Carol Greenwald is Senior Executive Producer of Children’s Programs at WGBH Boston, where she has produced some of the best-loved children’s shows on television. A self-professed bookworm and fan of children’s literature (among her family’s favorites: the Arthur, Martha Speaks, and Curious George books), Carol has forged a career that combines her passion for books with her skill in using television as a powerful teaching tool.
Carol is Executive Producer of Curious George, a WGBH-Universal partnership based on the exploits of H.A. and Margret Rey’s mischievous monkey. The series — with its focus on teaching science, math, and engineering — premiered on PBS in 2006 and now is one of the top-rated program on American television for children between the ages of two and five. Carol brought Susan Meddaugh’s beloved Martha Speaks books to PBS in 2008 and serves as Executive Producer of that series, which supports vocabulary development in preschool children through the adventures of a talking dog. Carol also co-created WGBH’s multiple Emmy and Peabody Award-winning Arthur and served as Executive Producer for its first eight seasons on PBS. She also was Executive Producer of WGBH’s Arthur spin-off, Postcards from Buster, and of Time Warp Trio (based on the popular book series by Jon Sceiszka), which aired on NBC.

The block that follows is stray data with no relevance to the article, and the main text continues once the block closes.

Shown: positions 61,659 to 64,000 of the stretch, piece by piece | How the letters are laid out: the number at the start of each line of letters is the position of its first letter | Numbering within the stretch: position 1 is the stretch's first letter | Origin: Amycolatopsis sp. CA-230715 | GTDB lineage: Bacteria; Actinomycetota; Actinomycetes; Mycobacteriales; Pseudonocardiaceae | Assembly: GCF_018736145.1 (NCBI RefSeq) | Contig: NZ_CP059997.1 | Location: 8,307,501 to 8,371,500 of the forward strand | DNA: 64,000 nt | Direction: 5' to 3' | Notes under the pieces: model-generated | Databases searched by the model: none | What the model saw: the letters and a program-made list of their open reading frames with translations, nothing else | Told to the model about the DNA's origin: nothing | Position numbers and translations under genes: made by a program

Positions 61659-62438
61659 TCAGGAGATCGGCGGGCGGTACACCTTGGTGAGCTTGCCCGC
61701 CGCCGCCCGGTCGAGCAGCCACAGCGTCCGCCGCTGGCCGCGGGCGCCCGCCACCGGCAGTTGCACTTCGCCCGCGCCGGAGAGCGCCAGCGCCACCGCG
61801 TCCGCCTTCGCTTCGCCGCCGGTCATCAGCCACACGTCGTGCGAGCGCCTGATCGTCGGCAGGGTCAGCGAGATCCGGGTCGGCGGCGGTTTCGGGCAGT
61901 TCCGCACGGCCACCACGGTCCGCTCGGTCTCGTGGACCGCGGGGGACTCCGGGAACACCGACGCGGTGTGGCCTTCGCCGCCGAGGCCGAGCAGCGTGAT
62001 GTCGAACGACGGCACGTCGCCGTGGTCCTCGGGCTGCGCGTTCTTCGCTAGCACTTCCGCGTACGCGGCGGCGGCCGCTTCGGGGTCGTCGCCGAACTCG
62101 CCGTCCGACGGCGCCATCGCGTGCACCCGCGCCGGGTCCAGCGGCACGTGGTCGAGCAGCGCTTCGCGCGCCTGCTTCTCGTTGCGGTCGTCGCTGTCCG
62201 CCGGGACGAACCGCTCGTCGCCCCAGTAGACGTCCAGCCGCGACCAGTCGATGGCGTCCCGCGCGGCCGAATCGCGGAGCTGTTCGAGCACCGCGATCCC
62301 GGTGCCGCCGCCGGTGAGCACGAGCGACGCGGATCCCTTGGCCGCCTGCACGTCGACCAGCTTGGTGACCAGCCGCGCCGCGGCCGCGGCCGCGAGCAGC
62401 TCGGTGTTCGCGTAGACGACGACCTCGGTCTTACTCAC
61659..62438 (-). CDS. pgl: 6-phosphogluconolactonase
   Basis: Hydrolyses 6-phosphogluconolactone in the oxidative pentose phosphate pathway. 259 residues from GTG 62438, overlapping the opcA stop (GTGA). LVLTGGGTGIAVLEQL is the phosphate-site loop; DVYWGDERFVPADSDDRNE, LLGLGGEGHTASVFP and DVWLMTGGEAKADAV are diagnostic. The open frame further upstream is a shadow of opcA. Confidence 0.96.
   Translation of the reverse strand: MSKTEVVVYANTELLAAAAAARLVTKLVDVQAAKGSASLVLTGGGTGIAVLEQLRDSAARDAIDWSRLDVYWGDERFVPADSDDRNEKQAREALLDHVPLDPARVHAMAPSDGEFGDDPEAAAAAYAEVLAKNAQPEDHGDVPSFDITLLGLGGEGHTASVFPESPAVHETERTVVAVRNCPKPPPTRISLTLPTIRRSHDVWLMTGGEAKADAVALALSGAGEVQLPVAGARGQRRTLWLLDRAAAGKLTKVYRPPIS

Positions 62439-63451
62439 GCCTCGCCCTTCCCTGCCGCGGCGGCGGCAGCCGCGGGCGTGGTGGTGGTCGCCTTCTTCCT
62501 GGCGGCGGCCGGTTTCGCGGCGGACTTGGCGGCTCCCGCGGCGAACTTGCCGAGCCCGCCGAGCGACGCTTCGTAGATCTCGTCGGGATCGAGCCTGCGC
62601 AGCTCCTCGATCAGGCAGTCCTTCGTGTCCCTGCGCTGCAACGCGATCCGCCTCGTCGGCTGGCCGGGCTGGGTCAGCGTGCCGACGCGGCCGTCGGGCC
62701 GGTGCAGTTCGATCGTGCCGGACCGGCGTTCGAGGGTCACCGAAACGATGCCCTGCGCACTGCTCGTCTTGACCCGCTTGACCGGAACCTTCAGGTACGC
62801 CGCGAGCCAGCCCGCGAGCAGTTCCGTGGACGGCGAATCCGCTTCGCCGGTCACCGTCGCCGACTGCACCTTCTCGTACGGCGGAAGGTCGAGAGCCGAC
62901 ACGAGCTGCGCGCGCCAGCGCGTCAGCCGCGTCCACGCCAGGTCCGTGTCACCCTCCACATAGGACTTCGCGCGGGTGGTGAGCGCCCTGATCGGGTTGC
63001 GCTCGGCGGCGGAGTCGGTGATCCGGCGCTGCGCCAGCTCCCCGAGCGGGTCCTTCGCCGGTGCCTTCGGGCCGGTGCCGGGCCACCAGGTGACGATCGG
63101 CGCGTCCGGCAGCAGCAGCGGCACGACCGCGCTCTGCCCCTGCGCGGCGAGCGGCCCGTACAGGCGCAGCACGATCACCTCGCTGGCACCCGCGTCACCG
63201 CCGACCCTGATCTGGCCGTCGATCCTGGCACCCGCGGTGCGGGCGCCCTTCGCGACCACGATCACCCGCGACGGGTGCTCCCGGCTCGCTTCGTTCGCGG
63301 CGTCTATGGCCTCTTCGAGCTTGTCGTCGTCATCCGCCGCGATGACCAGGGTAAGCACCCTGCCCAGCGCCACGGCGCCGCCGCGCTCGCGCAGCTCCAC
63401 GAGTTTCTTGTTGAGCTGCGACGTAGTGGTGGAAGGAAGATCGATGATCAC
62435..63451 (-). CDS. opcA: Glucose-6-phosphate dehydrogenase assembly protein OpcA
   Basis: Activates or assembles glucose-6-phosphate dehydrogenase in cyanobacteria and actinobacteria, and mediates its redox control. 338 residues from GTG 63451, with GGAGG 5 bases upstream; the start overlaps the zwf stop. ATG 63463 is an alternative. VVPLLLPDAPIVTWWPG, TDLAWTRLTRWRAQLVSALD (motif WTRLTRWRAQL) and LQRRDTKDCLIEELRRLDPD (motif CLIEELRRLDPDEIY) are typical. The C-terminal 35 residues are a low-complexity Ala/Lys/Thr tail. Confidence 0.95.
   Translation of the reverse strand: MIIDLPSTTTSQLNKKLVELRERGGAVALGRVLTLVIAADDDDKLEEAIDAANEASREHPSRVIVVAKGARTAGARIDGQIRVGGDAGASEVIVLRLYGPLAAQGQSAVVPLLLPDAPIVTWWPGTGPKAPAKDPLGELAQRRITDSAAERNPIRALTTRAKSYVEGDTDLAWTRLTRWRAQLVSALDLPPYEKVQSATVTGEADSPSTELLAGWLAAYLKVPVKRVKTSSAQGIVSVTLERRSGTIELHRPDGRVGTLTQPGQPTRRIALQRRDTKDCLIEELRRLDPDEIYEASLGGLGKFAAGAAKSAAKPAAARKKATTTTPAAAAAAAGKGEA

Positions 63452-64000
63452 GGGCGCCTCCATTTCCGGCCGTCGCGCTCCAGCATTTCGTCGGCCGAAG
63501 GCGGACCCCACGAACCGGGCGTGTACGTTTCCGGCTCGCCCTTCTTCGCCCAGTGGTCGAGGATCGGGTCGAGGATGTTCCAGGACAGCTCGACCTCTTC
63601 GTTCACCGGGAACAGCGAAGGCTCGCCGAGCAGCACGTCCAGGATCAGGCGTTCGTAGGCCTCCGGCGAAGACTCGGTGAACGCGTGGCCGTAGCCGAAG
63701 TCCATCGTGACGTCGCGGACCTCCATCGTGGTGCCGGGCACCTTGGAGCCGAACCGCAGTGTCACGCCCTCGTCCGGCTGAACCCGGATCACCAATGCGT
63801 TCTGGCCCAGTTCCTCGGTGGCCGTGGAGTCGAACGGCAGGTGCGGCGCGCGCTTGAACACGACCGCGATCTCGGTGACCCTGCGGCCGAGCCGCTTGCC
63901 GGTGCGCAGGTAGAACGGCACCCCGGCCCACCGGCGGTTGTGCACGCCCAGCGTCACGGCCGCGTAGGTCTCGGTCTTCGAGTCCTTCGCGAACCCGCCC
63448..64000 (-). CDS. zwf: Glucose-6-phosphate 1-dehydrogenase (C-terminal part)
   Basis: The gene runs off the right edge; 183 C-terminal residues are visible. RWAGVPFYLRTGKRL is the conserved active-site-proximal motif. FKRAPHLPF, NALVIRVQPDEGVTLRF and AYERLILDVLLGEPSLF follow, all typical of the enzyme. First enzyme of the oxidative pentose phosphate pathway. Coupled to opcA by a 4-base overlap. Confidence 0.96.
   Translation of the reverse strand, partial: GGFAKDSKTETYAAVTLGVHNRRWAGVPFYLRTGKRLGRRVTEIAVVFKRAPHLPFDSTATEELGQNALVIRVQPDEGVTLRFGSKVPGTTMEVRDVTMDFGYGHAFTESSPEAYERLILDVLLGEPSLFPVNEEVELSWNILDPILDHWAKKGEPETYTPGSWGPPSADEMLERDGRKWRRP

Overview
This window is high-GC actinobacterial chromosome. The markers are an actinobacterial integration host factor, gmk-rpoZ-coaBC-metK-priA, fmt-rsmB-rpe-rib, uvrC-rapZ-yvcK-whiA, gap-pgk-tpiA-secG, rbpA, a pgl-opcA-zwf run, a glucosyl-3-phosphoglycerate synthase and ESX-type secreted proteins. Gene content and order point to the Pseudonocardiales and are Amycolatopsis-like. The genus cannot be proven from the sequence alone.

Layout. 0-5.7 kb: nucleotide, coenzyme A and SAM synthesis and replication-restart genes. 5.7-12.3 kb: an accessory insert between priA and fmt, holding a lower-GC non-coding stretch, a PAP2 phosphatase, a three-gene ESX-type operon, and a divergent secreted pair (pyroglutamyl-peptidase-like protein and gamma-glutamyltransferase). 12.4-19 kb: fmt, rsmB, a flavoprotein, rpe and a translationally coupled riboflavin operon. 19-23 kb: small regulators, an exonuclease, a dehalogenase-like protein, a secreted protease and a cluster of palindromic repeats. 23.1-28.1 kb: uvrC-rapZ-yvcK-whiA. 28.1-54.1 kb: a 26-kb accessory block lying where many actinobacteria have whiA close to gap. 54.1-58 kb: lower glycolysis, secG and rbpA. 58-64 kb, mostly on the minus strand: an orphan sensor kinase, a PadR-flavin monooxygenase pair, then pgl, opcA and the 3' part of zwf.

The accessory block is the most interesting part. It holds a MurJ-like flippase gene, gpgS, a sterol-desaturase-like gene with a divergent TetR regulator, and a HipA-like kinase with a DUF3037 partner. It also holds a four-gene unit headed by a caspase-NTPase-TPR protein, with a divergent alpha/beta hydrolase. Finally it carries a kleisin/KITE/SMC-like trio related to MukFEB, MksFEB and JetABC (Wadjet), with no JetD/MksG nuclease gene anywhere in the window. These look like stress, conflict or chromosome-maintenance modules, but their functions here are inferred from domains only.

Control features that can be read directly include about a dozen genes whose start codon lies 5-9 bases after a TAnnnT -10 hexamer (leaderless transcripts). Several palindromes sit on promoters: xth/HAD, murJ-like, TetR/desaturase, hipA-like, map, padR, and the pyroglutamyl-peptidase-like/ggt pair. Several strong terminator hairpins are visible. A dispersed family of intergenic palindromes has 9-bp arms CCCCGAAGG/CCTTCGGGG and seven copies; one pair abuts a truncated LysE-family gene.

As Director of Development for Children’s Programming at WGBH since 1992, Carol also contributed to the development of Zoom, Between the Lions, and Peep and the Big Wide World. She was one of the creators of Long Ago & Far Away and alternately served as Project Director, Series Editor, and Producer of that series, which showcased fairy tales, fables, and stories of timeless appeal.
Carol has been honored with four Emmys (for Arthur and Curious George) and a George Foster Peabody award (for Arthur). But as a mother of two, she is proudest of the commendations that recognize her commitment to reaching, and teaching, children. These include awards from the US Environmental Protection Agency for raising awareness about asthma on Arthur and from the National Braille Institute for Arthur’s portrayal of a blind character.